What to Do When You Find Hurt, Injured, or Lost Wild Animals

Feb 18, 2020 | Emergency Situations

As winter ends and spring begins, it will be time for many of us to get back to hiking, kayaking, camping, and gardening. As we do this, we will come into contact with wildlife. This blog will cover a few tips on finding wildlife and what to do when you do so.

What Should I Do When I Find Baby Animals in the Wild?

That answer is a simple one: Leave them where they belong. Wild animals belong in the wild, and just because a baby is on its own when you stumble upon it, does not mean its mother has left for good. Oftentimes, mothers leave their babies in a safe place, whether it be a nest or den, and go in search of food to bring back later in the day.

Mothers will not approach their babies if humans are standing around, so it’s best to observe from a distance if you are unsure if a baby animal has a mother. We try to help with the best intentions, but nature knows what it is doing.

Is It Okay to Help a Baby Bird That Has Fallen Out of its Nest?

Maybe you’ve heard that animal mothers will abandon their young simply because of a human scent. This is not true. Yes, the best thing you can do is place a baby bird back in the nest it fell from. If the nest is damaged, however, leave the animal where it is. This applies to snakes and turtles as well. These animals have set home ranges and tend to not thrive if removed from them.

If you Find a Baby Animal Whose Mother is Confirmed Gone

Unless you are a certified wildlife rehabilitator, it is also illegal to adopt wild animals. Even a baby raised with your family will still be a wild animal. Also, many wild animals raised by humans do not thrive when later released into the wild. Also, due to their early contact with humans, they can become aggressive with other humans they meet in the future.

Protect Your Home and Family by Leaving Wild Animals Alone

Wildlife carry diseases such as parasites, rabies, distemper, and tularemia. These can infect you and your pets. Wild animals also do not understand that you mean to help. They might try to bite or scratch you if you try to rescue them.

If you find a truly injured animal, we recommend you call your local animal control first. You can also contact the Wildlife Center of Virginia, located in Waynesboro, or the Rockfish Wildlife Sanctuary. They can help provide care and information on the correct thing to do.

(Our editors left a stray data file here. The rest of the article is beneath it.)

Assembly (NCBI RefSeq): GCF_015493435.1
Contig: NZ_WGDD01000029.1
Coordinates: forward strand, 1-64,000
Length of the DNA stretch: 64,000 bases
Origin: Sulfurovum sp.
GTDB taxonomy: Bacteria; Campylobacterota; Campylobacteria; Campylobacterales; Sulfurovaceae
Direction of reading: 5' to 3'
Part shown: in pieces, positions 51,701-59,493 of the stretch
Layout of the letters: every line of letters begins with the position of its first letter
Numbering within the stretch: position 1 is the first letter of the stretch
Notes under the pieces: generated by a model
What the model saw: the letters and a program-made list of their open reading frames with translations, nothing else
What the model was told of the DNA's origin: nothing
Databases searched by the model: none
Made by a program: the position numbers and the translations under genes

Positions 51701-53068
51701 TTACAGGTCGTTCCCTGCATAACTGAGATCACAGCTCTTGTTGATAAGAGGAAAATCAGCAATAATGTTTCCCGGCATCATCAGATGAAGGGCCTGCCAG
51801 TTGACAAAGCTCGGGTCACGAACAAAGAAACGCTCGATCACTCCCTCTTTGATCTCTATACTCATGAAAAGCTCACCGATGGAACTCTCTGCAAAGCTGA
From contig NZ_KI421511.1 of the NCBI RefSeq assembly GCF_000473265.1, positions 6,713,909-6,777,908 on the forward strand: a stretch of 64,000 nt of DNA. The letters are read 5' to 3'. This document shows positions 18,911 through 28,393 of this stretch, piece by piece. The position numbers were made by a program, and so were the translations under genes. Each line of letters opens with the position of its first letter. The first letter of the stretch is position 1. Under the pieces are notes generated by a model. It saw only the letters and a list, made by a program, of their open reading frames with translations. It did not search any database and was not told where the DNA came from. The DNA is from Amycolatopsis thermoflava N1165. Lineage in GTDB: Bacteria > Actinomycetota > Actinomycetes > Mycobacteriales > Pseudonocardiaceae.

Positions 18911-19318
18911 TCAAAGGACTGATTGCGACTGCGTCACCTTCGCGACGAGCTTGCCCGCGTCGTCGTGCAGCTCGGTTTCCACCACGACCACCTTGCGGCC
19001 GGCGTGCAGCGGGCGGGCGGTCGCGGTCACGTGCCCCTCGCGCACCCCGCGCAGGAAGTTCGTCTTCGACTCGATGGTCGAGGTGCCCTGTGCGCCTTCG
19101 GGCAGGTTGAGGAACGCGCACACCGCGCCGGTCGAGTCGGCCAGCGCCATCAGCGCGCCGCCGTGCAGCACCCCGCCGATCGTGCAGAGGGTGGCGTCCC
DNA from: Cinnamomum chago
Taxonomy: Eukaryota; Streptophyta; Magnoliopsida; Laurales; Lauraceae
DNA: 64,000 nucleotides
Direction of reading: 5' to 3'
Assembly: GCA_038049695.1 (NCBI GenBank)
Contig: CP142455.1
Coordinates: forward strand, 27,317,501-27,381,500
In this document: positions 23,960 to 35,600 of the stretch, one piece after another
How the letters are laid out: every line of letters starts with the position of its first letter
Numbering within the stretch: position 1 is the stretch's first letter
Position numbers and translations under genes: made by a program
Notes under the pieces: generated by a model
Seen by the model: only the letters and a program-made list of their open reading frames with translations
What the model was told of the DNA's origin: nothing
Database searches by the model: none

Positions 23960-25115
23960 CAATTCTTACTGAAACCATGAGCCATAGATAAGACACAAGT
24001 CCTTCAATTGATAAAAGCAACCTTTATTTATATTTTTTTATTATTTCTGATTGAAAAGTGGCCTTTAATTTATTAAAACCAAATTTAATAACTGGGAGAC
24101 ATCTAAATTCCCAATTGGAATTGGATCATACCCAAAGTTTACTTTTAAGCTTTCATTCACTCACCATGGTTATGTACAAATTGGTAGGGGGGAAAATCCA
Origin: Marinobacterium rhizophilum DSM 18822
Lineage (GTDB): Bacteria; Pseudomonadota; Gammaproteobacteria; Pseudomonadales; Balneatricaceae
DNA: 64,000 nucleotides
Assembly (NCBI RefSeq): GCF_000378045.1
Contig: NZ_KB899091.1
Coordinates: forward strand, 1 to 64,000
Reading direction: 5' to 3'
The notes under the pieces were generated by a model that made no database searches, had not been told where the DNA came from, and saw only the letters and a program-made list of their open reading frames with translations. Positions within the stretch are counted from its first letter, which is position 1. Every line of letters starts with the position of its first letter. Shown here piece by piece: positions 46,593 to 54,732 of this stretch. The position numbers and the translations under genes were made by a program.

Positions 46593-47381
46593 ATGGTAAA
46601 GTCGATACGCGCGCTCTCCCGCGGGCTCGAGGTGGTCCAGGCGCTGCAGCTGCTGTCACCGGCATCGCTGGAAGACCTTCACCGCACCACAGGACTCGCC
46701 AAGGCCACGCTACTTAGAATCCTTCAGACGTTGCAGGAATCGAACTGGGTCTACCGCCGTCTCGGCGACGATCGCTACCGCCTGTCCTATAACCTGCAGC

If you find injured wildlife after hours, contact VETSS. Our Katie Fund allows us to stabilize these patients until they are ready for transfer to the Wildlife Center of Virginia.

Please have a safe and warm spring!

– Dr. McKenna

For more information, contact our team at VETSS!

A Summer Guide to Heat Stress and Heat Stroke for Dog Owners

As we get into summer and the temperature rises, it’s important to be aware of how the heat affects your pup. Please read below to recognize the signs of heat stress and know when you should seek veterinary care for your pet. I’m comfortable outside. Why is my dog so...

A Caring Guide to Planning for the Loss of Your Pet

Having pets is one of the most rewarding relationships a person can have. They provide us with humor, love, and lots of snuggles. With all pet families, however, there comes a time when we must say goodbye. Preparing to Say Goodbye to Your Pet For some, this comes...

One Shot. Four Viruses. Protect Your Dog With the DAPP Vaccine

New dog owners are often full of questions: Why does my dog chew this? Why did it eat that? One of the most important questions is, “Why does Lucky need all these vaccines?” Simply put, puppies are very vulnerable to diseases. Which is why it is pretty amazing that...

What to Do When You Find Hurt, Injured, or Lost Wild Animals

As winter ends and spring begins, it will be time for many of us to get back to hiking, kayaking, camping, and gardening. As we do this, we will come into contact with wildlife. This blog will cover a few tips on finding wildlife and what to do when you do so. What...

Resource Topics

A Summer Guide to Heat Stress and Heat Stroke for Dog Owners

As we get into summer and the temperature rises, it’s important to be aware of how the heat affects your pup. Please...

Grapes, Beer, and Nuts: People Foods You Should Avoid Giving to Pets

Many pet owners are guilty of feeding their beloved companions treats from the table at dinner time. Those who do may...
Comments Box SVG iconsUsed for the like, share, comment, and reaction icons

This big (18.6 pounds!) boy was brought into VETSS last night by a concerned citizen. Found at Stanardsville post office. He is microchipped from Lynchburg Humane Society. Anyone know where he belongs? ... See MoreSee Less

Load more